# vim /root/onboot.bash

#!/bin/bash
echo "This is a sound recorder appliance. Hit a key to start recording."
RECORDING=0
while true; do
  read -sn1 KEY
  if [[ $RECORDING = 0 ]]; then
    RECORDING=1
    echo "Now recording"
    /root/start-recording.bash
  else
    RECORDING=0
    echo "Recording stopped"
    /root/stop-recording.bash
  fi
done

 

# chmod +x /root/onboot.bash
# systemd daemon-reload
# reboot

All you have to do then is record things with the start-recording.bash and stop-recording.bash scripts.

ZFS Snapshot alias

Add this to your .bash_aliases for fun and profit:

function Snapshot () {
  local dst=""
  local atnam=""
  if [ -z "$1" ]; then
    dst=`df -l . | tail -1 |awk '{print $1}'`
  else
    if [[ $1 = *@* ]]; then
      atnam="${1##*@}"
      dst="${1%%@*}"
    fi
    dst=`df -l "$dst" | tail -1 |awk '{print $1}'`
  fi
  [ -z "$dst" ] && echo "wants file system name to snapshot" && return 1
  local NOW=`date +%Y%m%d-%H%M%S`
  [[ $dst = /* ]] && dst="${dst#/}"
  [[ $dst = */ ]] && dst="${dst%/}"
  [[ x$atnam = x ]] && atnam=$NOW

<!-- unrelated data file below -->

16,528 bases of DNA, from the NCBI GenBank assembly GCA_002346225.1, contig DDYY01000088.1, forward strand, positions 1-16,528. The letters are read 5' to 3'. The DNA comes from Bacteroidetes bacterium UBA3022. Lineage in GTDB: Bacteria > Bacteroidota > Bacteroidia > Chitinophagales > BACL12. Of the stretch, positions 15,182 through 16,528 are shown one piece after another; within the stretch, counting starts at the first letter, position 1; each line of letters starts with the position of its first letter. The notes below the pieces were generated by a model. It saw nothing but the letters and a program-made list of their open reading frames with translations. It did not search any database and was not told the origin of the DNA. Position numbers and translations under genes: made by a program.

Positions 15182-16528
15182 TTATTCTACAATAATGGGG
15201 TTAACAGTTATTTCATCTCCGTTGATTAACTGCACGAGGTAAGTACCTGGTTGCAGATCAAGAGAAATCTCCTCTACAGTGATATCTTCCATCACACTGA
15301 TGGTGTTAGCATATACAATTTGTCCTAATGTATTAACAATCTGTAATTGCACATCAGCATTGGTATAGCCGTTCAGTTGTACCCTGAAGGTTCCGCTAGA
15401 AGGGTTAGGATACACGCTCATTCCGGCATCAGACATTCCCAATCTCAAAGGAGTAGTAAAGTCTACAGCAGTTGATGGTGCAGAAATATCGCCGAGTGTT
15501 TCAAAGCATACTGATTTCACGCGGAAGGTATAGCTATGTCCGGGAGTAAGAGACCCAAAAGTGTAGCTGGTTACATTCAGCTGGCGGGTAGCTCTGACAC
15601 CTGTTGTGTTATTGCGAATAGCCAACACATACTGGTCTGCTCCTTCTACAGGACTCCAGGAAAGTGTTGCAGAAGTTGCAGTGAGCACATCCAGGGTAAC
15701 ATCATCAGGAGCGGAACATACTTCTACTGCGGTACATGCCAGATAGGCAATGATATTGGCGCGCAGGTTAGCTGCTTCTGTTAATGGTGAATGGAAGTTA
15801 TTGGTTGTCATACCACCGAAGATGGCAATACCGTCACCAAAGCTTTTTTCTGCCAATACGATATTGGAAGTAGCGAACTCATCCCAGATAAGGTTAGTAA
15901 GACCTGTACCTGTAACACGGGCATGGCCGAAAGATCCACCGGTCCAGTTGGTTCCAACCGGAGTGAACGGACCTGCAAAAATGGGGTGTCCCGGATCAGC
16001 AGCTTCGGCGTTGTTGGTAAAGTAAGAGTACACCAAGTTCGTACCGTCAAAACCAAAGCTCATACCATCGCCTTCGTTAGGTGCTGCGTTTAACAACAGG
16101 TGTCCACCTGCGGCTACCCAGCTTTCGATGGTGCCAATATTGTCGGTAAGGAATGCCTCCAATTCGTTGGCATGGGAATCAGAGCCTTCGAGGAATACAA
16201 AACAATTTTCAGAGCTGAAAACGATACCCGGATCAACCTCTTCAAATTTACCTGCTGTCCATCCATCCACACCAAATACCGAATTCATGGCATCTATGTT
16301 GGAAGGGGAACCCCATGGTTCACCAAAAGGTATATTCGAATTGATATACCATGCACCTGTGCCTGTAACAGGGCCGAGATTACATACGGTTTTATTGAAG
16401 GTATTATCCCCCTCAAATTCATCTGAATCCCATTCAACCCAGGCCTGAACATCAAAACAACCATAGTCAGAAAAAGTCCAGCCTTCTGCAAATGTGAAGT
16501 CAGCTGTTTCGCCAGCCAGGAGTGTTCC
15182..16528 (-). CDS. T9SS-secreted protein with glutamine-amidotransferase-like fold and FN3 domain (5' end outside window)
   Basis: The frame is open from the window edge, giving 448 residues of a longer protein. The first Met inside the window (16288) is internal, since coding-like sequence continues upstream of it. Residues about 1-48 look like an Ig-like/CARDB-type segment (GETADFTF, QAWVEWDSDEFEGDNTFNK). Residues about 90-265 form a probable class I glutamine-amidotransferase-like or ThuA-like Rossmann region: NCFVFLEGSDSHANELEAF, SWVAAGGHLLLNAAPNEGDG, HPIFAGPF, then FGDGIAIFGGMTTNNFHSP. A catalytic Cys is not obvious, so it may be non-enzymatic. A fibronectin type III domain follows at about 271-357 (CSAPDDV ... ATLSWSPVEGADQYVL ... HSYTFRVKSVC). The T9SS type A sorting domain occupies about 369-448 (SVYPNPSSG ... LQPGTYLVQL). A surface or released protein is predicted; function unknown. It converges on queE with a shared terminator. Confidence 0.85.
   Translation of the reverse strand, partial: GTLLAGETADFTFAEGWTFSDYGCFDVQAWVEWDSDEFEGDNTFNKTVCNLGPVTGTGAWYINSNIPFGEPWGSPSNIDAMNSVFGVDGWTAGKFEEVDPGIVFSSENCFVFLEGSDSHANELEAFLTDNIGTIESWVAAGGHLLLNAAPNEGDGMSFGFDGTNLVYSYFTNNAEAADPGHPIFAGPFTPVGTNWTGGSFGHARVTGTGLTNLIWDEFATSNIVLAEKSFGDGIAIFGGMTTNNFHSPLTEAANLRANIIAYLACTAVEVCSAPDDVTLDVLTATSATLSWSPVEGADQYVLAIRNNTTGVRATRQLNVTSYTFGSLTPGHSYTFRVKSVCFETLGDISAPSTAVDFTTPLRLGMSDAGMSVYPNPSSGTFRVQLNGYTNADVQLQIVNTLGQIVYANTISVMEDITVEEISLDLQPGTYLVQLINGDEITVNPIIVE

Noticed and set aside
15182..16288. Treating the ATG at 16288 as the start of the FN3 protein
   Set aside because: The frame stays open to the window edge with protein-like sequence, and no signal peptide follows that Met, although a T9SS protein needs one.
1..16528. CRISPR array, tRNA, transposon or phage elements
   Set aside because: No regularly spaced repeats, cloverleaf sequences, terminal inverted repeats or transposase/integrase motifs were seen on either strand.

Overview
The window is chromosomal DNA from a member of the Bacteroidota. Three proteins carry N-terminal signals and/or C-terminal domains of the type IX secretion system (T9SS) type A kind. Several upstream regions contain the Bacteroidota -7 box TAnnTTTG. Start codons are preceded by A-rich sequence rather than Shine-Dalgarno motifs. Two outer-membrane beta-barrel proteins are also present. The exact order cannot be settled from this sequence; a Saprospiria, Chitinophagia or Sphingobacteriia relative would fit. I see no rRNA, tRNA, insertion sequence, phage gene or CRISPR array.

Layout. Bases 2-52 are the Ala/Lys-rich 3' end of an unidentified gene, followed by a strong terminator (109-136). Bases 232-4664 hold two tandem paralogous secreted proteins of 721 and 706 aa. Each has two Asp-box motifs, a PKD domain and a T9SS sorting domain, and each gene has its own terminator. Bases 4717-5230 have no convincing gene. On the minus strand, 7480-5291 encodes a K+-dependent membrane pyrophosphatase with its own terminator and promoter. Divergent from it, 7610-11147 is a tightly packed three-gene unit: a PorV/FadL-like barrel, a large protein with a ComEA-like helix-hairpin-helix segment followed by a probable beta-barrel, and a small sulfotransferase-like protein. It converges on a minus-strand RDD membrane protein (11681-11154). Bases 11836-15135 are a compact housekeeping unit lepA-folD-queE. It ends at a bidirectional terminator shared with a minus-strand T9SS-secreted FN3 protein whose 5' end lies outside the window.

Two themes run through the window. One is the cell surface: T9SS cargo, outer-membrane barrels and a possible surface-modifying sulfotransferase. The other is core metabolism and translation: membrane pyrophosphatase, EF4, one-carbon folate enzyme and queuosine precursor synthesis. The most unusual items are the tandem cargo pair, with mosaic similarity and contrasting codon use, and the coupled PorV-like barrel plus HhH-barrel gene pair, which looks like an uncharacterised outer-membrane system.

sudo zfs snapshot "${dst}@${atnam}"
}

 

Ubuntu 18.04 Netplan!

This was unexpected, but I think I’m coping well. These are my notes on configuring netplan networking on my Ubuntu 18.04 server.

  1. systemctl disable NetworkManager.service NetworkManager-wait-online.service
  2. systemctl mask NetworkManager-wait-online.service
  3. systemctl daemon-reload
  4. apt install bridge-utils -y
  5. edit /etc/udev/rules.d/70-net.rules
    SUBSYSTEM=="net", ACTION=="add", DRIVERS=="?*", ATTR{dev_id}=="0x0", ATTR{type}=="1", ATTR{address}=="c8:70:00:9f:d7:72", NAME="eth0"
    SUBSYSTEM=="net", ACTION=="add", DRIVERS=="?*", ATTR{dev_id}=="0x0", ATTR{type}=="1", ATTR{address}=="00:e2:ed:17:09:60", NAME="eth1"
    SUBSYSTEM=="net", ACTION=="add", DRIVERS=="?*", ATTR{dev_id}=="0x0", ATTR{type}=="1", ATTR{address}=="00:e2:ed:17:09:61", NAME="eth2"
    SUBSYSTEM=="net", ACTION=="add", DRIVERS=="?*", ATTR{dev_id}=="0x0", ATTR{type}=="1", ATTR{address}=="00:e2:ed:17:09:62", NAME="eth3"
    SUBSYSTEM=="net", ACTION=="add", DRIVERS=="?*", ATTR{dev_id}=="0x0", ATTR{type}=="1", ATTR{address}=="00:e2:ed:17:09:63", NAME="eth4"
  6. edit /etc/netplan/01-netcfg.yaml
      version: 2
      renderer: networkd
      ethernets:
        eth0:
          dhcp4: no
          dhcp6: no
        eth1:
          dhcp4: no
          dhcp6: no
        eth2:
          dhcp4: no
          dhcp6: no
        eth3:
          dhcp4: no
          dhcp6: no
        eth4:
          dhcp4: no
          dhcp6: no
      bridges:
        br0:
          dhcp4: yes
          dhcp6: no
          interfaces:
             - eth0
          routes: